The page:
I must say, you selected a wonderful panel for this discussion, people whose opinions I greatly value. They all do wonderful work. Thank you to each of them.

Doulamaddie said...

Wonderful post that looks into the philosophy of breastfeeding support for once! My view is that it isn't so much the supporter's own experience (or lack of) that is the problem, but the mother understanding exactly WHO is supporting her! What I mean is that many mothers assume that a midwife or HV is an expert BF supporter, which of course she CAN be, but not necessarily. Mothers often don't know the difference between Peer Supporters, Counsellors and IBCLCs. The first and primary skill is to be conscious of how our egos can impact. If you want to 'fix', give advice or not be transparent about your training, qualifications and experience, you shouldn't be supporting BF, whatever your background or gender.

Also, I'd really love people to understand that no two supporters are the same. Even if you take two women, both with similar personal breastfeeding journeys, exactly the same training and exactly the same length of 'on the job' experience, neither will necessarily be the right supporter for you. We all have areas where we know a lot, or have lots of experience and other areas where we are not so skilled. BF is a massive subject! I always say to the mothers I support that I am not the bee all and end all - if she doesn't 'click' with me, or doesn't feel I've given her the right suggestions or guidance, to keep looking til she finds the right women for her. It makes me so sad when I hear mothers saying the 'even an LC couldn't help me' - perhaps another one might have been able to; fresh eyes and ears can sometimes be magic!

I agree so much with the commenter above - everyone who deals with breastfeeding mothers (no, actually mothers full stop) should have the kind of counselling training and opportunities for personal debriefing that I received. I believe this is one of the biggest failings in NHS training.

Bella Sinclair said...

Wow, what an invaluable blog you have here for parents. This was an extremely well thought out and comprehensive post. I wish I had run across this wealth of information when I was a new parent. It's interesting to note that even experts in the field differ in opinions. Not surprising, though, considering how personal this issue is.

On a separate note, you left a question on my blog a few days ago about illustrating for ebooks. I'm sorry to say that I've never illustrated an ebook, so I don't know the standard. I imagine most illustrators take royalties, but I have no idea how much. Sorry I cannot be of much help. :( Thank you so much for your comment, though.

Lisa Cole said...

Thanks for letting me join in on this, I posted a couple of your questions on the Lactivist facebook page and they caused a riot! They really made me think and question things I never had before. Great idea for an article, thanks again!

Dazed in Galway said...

Excellent post! Thanks!

Tom Johnston said...

I read this post with great interest and I liked a lot of what you and the experts had to say. I am familiar with the work of your experts and have always had deep respect for them.

I have to disagree with the notion that a breastfeeding support worker has to be female and a successful breast feeder herself. As a midwife, a lactation consultant and a father of 8 children I am that rare breed of man who is able to "get" women on a personal level. But my experience is not what makes me helpful; it is my desire to be helpful. Women as much different from men and mothers are not much different from any other woman. What all people want (particularly in a health care professional) is someone who can listen to them, understand them as well as anyone can understand someone else, and offer support based on years of experience and acquired knowledge. I go out of my way to keep my own experiences out of my practice. My wife is perfect, together we have breastfed 8 beautiful children for at least a year each. What good is that story to a woman who can’t get her two day old infant to latch? What that woman needs is a supportive listening person, gender be damned.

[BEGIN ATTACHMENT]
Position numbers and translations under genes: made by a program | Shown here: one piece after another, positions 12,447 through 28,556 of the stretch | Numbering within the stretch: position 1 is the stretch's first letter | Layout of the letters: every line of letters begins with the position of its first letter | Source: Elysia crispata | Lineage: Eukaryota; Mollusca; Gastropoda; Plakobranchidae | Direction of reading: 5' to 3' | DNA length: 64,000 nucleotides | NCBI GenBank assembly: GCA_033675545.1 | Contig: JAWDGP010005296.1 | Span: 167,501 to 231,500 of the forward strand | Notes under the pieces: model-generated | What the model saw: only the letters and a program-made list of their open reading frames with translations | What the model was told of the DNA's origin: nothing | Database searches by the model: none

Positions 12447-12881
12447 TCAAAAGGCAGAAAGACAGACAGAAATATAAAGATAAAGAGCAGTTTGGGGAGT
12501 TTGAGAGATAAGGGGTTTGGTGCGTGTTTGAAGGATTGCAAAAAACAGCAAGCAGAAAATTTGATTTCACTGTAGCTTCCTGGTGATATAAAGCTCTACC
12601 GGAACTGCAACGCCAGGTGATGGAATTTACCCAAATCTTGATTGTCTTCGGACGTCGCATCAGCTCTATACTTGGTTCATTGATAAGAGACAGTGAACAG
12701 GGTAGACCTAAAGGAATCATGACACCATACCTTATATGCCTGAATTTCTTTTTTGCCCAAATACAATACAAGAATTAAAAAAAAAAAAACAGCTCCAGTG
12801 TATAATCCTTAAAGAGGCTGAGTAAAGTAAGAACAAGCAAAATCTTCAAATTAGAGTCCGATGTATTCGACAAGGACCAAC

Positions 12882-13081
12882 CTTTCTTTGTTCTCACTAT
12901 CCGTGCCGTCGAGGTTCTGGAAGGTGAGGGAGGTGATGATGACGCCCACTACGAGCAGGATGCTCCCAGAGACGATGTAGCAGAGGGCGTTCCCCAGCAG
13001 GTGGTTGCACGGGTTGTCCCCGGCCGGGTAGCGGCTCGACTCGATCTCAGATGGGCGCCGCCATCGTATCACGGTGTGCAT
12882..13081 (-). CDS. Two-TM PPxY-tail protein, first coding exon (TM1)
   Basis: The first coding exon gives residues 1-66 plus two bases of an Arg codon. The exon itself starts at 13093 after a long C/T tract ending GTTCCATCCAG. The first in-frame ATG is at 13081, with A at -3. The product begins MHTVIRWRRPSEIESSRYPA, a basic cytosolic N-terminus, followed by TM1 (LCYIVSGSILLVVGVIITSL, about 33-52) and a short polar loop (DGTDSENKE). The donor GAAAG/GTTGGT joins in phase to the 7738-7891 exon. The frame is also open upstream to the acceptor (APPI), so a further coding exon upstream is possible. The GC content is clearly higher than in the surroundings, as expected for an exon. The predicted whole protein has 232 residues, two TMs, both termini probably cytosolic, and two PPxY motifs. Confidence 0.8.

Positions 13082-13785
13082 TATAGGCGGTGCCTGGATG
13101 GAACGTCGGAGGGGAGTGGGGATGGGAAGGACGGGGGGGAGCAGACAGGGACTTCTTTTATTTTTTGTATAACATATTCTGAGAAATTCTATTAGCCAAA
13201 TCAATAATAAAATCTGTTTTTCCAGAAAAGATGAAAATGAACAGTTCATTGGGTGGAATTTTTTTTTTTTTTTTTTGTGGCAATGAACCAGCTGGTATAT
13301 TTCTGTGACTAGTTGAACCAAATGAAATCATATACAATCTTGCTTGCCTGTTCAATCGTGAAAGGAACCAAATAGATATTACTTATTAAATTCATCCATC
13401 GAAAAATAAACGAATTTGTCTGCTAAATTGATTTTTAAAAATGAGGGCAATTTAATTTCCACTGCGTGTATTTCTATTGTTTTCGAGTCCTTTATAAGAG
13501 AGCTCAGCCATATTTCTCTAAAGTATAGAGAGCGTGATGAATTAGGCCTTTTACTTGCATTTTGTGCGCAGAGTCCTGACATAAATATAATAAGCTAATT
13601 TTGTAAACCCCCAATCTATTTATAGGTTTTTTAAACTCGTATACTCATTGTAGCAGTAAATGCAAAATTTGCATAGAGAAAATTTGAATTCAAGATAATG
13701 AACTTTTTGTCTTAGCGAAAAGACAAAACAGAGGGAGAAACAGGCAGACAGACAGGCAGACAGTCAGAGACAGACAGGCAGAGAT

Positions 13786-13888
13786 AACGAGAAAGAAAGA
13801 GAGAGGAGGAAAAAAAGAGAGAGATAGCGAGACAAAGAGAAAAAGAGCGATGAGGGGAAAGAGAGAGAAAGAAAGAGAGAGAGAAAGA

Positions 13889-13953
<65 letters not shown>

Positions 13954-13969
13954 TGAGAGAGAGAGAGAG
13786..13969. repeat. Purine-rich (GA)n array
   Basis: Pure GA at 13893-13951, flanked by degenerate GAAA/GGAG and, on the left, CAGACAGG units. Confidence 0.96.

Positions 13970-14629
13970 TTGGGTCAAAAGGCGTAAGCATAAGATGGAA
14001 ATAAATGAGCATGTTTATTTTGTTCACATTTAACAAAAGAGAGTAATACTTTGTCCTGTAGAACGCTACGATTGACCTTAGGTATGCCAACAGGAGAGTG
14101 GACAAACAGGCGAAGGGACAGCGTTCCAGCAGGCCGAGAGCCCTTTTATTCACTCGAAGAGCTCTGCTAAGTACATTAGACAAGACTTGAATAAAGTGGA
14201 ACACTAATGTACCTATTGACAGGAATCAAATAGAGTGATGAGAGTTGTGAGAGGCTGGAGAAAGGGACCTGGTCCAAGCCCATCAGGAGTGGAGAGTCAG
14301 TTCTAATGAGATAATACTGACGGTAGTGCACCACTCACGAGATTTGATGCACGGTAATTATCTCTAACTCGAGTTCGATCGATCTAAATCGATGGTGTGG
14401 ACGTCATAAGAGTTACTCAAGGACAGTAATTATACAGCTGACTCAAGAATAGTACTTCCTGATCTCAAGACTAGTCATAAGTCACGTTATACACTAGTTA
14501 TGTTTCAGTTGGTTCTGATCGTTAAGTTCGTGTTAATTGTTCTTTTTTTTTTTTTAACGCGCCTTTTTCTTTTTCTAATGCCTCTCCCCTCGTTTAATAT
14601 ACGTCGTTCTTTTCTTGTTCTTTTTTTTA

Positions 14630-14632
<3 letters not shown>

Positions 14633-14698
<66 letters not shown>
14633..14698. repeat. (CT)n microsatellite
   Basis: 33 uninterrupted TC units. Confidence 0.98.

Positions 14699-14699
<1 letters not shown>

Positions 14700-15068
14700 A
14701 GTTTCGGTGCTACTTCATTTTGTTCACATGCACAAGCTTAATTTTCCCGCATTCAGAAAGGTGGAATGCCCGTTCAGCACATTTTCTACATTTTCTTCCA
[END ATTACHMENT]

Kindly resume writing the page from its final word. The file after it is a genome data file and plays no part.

Certainly gender can be helpful, as can personal experience, but what are the limits? Given your examples you leave out a lot of women. In your examples they say that a woman who breastfed successfully would be the best supporter. If you take your philosophy ad absurtia that personal experience is the key to success, then you would need someone who breastfed successfully for women who are breastfeeding successfully, you would need someone who has inverted nipples for a woman with inverted nipples, and that woman couldn't possibly help a woman who has a baby with a cleft lip and palate. Neither would be any good for a woman who has a baby that is tongue tied, for that you would need another specialist. If you were to practice that paradigm, what good is a woman who breastfed for 2 years without a problem to the woman who is suffering through sore nipples or mastitis? If you take your examples out to their logical conclusion it would be impossible to ever fill all the roles that it takes to be good enough. NO, I reject the notion that experience is the key ingredient for a breastfeeding supporter.
Breastfeeding is not difficult. Being human has corrupted our experience and threatens to make it impossible. It isn’t breastfeeding that is to blame, it is us and how we view breastfeeding, motherhood, and birth. Breastfeeding is simplicity itself. As several authors have pointed out, all we really need is skin to skin, time, patience, and maybe a helpful hand from an experienced caring person for those rare couplets with physical irregularities. Unfortunately, our society has made those ingredients difficult to find for many, and impossible for most. We do not need to complicate things anymore by setting up even more artificial barriers and booby traps.
Jarold (Tom) Johnston

Elizabeth said...